There is, as the political philosopher Jonathan Chaplin remarks, borrowing from the legal philosopher Mary Ann Glendon, a missing dimension of “sociality” in much of liberal theorizing on institutional rights, which has been decidedly individualistic in orientation. “Because contemporary liberalism lacks an adequate notion of sociality,” says Chaplin, “liberal legal, constitutional, and political [theories] have proved unable to generate a convincing account of the reality and character of the legal rights of institutions”.[2]

As Chaplin argues, “[t]he empirical observation that many social institutions themselves do have positive legal rights is indisputable, yet liberal individualism seems unable to offer much beyond an implausible contractualist explanation of their origin and status”[3] Liberal theorists tend to construe the phenomenon of institutional rights as merely derived from the rights of associating individuals rather than as having some independent foundation and status not finally reducible to individual rights.

In practical terms, what this means is that the state ought to recognize the proper place of a plurality of institutions – in our case – of media institutions, in a democratic deliberation. Along that line, free expression as a right best flourishes with a legal framework where such a structural or an associational plurality is also promoted and pursued.

There are ample constitutional sources for safeguarding and ensuring media pluralism:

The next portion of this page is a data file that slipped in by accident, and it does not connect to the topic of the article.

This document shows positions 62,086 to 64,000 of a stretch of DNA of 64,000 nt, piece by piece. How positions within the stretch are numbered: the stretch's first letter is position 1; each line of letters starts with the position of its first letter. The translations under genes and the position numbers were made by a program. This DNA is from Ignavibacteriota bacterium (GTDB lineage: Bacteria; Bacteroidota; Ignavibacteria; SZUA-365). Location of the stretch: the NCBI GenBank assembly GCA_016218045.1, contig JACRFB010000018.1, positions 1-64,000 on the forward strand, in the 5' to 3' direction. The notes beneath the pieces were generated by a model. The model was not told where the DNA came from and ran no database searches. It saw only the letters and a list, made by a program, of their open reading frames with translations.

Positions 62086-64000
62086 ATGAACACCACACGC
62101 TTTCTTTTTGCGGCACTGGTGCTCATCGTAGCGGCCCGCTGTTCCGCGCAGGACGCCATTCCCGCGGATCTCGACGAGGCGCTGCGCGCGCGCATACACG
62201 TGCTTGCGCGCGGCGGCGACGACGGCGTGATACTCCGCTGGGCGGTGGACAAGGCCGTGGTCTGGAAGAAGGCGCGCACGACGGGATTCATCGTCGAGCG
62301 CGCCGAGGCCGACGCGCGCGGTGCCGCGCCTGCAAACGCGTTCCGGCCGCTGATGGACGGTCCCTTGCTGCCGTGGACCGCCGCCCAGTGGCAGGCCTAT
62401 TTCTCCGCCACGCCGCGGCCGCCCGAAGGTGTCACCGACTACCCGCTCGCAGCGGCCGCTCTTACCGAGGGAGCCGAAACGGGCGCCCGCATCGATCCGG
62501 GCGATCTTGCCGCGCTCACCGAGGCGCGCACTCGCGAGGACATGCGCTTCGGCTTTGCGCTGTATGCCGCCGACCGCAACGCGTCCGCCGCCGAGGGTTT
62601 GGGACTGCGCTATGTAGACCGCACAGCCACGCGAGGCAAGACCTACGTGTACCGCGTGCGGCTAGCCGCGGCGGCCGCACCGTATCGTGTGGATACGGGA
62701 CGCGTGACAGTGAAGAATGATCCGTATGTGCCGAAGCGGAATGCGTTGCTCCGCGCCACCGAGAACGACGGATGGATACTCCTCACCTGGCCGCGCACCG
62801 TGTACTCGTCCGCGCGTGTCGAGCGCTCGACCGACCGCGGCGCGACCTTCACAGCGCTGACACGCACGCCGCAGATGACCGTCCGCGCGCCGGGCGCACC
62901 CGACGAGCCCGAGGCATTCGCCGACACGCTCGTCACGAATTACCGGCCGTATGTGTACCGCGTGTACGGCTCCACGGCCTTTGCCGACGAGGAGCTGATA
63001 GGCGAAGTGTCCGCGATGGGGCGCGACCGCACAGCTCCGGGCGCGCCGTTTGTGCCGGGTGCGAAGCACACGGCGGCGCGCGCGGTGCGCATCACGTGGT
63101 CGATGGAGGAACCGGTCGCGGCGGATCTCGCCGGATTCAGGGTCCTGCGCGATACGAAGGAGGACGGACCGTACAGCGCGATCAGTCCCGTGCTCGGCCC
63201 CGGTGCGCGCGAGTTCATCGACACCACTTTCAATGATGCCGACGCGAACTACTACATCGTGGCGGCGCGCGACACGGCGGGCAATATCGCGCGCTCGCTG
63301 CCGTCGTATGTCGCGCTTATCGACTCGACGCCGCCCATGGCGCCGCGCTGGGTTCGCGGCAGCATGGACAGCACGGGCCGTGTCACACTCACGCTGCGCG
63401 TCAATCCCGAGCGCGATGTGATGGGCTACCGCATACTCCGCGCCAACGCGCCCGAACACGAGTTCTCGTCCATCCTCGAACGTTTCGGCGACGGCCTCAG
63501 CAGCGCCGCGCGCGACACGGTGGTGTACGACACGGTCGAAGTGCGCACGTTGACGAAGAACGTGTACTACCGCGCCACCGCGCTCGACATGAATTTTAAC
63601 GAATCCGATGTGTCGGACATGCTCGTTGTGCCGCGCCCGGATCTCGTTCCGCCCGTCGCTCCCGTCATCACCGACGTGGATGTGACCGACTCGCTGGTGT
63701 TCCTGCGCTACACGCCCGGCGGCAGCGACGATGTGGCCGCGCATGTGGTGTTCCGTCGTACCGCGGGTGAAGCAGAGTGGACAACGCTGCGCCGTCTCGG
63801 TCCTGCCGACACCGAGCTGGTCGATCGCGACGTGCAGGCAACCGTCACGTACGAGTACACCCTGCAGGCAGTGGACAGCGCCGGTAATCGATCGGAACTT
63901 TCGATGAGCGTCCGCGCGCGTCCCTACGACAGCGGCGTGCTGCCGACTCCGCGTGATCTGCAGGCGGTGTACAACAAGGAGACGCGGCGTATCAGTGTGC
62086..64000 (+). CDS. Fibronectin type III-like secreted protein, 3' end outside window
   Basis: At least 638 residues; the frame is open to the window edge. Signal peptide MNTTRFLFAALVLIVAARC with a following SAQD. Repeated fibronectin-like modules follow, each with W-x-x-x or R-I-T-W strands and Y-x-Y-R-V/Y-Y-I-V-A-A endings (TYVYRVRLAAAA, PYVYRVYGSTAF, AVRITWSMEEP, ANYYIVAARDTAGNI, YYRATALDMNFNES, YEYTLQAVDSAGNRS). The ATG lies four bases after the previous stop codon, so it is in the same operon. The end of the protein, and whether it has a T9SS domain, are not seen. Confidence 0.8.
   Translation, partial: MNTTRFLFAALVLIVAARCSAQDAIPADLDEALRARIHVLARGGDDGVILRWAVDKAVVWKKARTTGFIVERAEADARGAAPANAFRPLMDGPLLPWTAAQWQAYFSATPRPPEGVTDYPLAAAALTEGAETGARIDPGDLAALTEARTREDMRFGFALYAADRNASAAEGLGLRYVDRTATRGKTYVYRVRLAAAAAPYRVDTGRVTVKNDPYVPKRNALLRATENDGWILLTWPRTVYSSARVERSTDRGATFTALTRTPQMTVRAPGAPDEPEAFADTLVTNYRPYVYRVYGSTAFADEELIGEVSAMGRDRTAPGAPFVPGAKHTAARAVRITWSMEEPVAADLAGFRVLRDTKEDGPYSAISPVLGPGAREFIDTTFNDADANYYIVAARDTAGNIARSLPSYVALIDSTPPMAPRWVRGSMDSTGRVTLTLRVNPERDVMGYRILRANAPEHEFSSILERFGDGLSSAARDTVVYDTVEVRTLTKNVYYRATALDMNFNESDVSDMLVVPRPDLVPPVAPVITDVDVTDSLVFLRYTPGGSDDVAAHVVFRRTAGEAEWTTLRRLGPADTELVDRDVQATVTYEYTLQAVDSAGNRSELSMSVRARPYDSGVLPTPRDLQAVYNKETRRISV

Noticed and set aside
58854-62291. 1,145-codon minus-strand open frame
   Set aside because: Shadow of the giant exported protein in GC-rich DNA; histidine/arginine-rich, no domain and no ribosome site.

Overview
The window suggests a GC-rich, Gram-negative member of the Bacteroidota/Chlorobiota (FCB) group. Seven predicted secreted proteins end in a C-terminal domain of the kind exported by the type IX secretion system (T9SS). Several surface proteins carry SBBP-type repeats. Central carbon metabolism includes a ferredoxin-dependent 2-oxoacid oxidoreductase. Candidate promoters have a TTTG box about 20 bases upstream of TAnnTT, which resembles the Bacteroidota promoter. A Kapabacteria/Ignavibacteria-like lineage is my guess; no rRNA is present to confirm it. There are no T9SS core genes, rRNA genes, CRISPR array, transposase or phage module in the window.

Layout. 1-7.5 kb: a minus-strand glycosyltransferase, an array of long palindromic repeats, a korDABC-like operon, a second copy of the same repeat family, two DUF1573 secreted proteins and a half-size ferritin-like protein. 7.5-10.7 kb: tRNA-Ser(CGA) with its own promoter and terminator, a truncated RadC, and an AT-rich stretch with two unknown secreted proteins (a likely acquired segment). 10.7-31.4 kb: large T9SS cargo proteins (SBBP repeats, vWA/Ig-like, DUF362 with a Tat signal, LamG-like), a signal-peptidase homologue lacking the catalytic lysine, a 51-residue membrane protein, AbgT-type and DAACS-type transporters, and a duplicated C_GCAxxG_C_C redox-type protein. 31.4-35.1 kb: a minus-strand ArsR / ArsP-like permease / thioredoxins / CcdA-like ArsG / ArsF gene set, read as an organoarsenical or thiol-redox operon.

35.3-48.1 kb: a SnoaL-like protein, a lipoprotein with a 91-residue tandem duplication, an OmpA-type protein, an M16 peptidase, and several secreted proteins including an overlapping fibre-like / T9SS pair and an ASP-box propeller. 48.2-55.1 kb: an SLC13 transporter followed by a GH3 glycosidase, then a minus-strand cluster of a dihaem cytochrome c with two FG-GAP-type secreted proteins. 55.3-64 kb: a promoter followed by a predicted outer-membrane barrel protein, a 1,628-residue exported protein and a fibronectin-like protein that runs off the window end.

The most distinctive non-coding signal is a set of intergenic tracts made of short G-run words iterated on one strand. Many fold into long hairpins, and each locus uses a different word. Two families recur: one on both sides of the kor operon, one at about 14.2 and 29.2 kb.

The Congress shall regulate or prohibit monopolies in commercial mass media when the public interest so requires. No combinations in restraint of trade or unfair competition therein shall be allowed. [CONST. art. XVI, sec. 11(1)]

 The State shall regulate or prohibit monopolies when the public interest so requires. No combinations in restraint of trade or unfair competition shall be allowed.” [CONST. art. XII, sec. 19]

 The State shall provide the policy environment for the full development of Filipino capability and the emergence of communication structures suitable to the needs and aspirations of the nation and the balanced flow of information into, out of, and across the country, in accordance with a policy that respects the freedom of speech and of the press[ CONST. art. XVI, Sec. 10]

 The Congress shall give highest priority to the enactment of measures that protect and enhance the right of all the people to human dignity, reduce social, economic, and political inequalities, and remove cultural inequities by equitably diffusing wealth and political power for the common good [CONST. art. XIII, Sec. 2]

These constitutional provisions hammer the important point about “structural pluralism” as a corrollary to “viewpoint pluralism”, that for individual freedoms to flourish, they as well require the flourishing of various supporting institutions.

It is now a given that the right to free expression and the right to information are two sides of the same coin. One is the corollary of the other. The theory is that a better, rational, discussion of public matters is best achieved when citizens have at their disposal information pertinent to the issues at hand. The quality of such public discussion is only as good as the pertinent information made available to citizen-discussants.